Senate confirms Gupta nomination in tight vote

The Senate on Wednesday narrowly voted 51-49 to confirm Vanita Gupta, President BidenJoe BidenHouse clears bill to provide veterans with cost-of-living adjustment On The Money — Dems dare GOP to vote for shutdown, default To reduce poverty, stop burdening the poor: What Joe Manchin gets wrong about the child tax credit MORE's nominee for the No. 3 position at the Department of Justice (DOJ), despite stiff opposition from Republicans who had criticized her civil rights advocacy during the Trump administration.
That portfolio will likely include the federal civil rights investigation into the Minneapolis Police Department, which Attorney General Merrick GarlandMerrick GarlandTexas sues Biden administration over guidance on transgender worker rights Barr-Durham investigation again fails to produce a main event Grassley calls for federal prosecutor to probe botched FBI Nassar investigation MORE announced Wednesday, one day after a jury convicted former officer Derek Chauvin on murder charges in the death of George Floyd.
Gupta had served under former President Obama as the head of the DOJ's civil rights division, where she directed a similar investigation into police in Ferguson, Mo., following the 2014 killing of Michael Brown by a white officer.
During her confirmation process, Gupta has garnered widespread support from law enforcement organizations and conservative figures such as Grover Norquist. Democrats and civil rights activists have thrown their weight behind her nomination, applauding her commitment to the principles of equal justice.
"Is there a lesson from Minnesota that we should bring to the floor of the Senate?" Sen. Dick DurbinDick DurbinDemocrats up ante in risky debt ceiling fight Democrats reject hardball tactics against Senate parliamentarian  Biden to raise refugee cap to 125,000 in October MORE (D-Ill.), the chairman of the Senate Judiciary Committee, said in a floor speech before the vote. "It's the fact that we need people like her, who can communicate effectively with law enforcement and civil rights groups and resolve our differences, more at this moment in history than ever.
Senate Republicans had put up stiff opposition to her nomination, portraying her as an anti-police radical.
"Your record is one of extreme partisan advocacy," Sen. Ted CruzRafael (Ted) Edward CruzPoll: Trump dominates 2024 Republican primary field Republican politicians: Let OSHA do its job O'Rourke prepping run for governor in Texas: report MORE (R-Texas) said at Gupta's confirmation hearing last month. "Your record is an ideologue. There's a role in our democratic and political process for ideologues, people who are extreme, radical advocates. That role, I believe, is not being the No. 3 lawyer at the Department of Justice in charge of the impartial and fair administration of justice."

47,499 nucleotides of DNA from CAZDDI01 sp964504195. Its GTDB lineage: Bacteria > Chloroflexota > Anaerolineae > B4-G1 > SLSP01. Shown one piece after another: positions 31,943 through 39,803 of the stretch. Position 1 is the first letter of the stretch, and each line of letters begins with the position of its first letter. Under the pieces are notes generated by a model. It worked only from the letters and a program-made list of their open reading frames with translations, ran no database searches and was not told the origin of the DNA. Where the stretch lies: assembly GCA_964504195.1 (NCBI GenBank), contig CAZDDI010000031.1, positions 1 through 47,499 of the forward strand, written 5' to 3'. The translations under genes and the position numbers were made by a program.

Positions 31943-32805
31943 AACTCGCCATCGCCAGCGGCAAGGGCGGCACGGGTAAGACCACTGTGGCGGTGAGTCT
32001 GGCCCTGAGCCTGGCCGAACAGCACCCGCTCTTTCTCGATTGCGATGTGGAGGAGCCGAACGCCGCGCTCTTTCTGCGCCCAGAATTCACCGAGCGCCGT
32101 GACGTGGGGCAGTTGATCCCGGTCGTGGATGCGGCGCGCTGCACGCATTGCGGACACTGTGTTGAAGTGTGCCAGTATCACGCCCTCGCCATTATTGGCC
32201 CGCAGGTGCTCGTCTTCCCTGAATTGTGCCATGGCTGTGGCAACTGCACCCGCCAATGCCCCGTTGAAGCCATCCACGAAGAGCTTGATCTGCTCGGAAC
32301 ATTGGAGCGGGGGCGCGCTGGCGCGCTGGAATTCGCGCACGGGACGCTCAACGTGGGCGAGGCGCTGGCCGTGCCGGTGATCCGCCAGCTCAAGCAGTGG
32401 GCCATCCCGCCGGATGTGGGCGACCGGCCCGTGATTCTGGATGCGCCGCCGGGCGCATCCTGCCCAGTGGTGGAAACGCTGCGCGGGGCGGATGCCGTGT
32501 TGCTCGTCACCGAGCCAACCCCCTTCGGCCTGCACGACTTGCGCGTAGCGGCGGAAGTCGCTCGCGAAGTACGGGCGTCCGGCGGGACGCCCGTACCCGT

After leaving the Justice Department at the end of the Obama administration, Gupta spent the past four years as the president and CEO of the nonprofit Leadership Conference on Civil and Human Rights.
She was an outspoken critic of former President TrumpDonald TrumpTrump takes shot at new GOP candidate in Ohio over Cleveland nickname GOP political operatives indicted over illegal campaign contribution from Russian national in 2016 On The Money — Dems dare GOP to vote for shutdown, default MORE and the Senate GOP's efforts to push through his judicial nominees at a near record-setting pace. During her confirmation hearing last month, she apologized for her rhetoric but rejected Republicans' accusations that she wants to defund the police.
"I regret the harsh rhetoric I have used at times in the last several years," she told the Judiciary Committee. "I think perhaps the rhetoric has gotten harsh over the past several years and I have fallen prey to it.

"I wish I could take it back," she continued. "I can't, but what I can commit to you and ask that you do is look at my lifelong record. I have, from early on in my career, sought out people who don't always think like me, people who have very different views, because I believe in the importance of consensus to get things done."
Gupta eked through the confirmation vote with the help of Murkowski, who said on the floor before the vote that she had been impressed by Gupta's record despite finding some of her comments concerning.
"I'm going to give the benefit of the doubt to a woman who I believe has demonstrated through her professional career to be deeply, deeply committed to matters of justice," Murkowski said.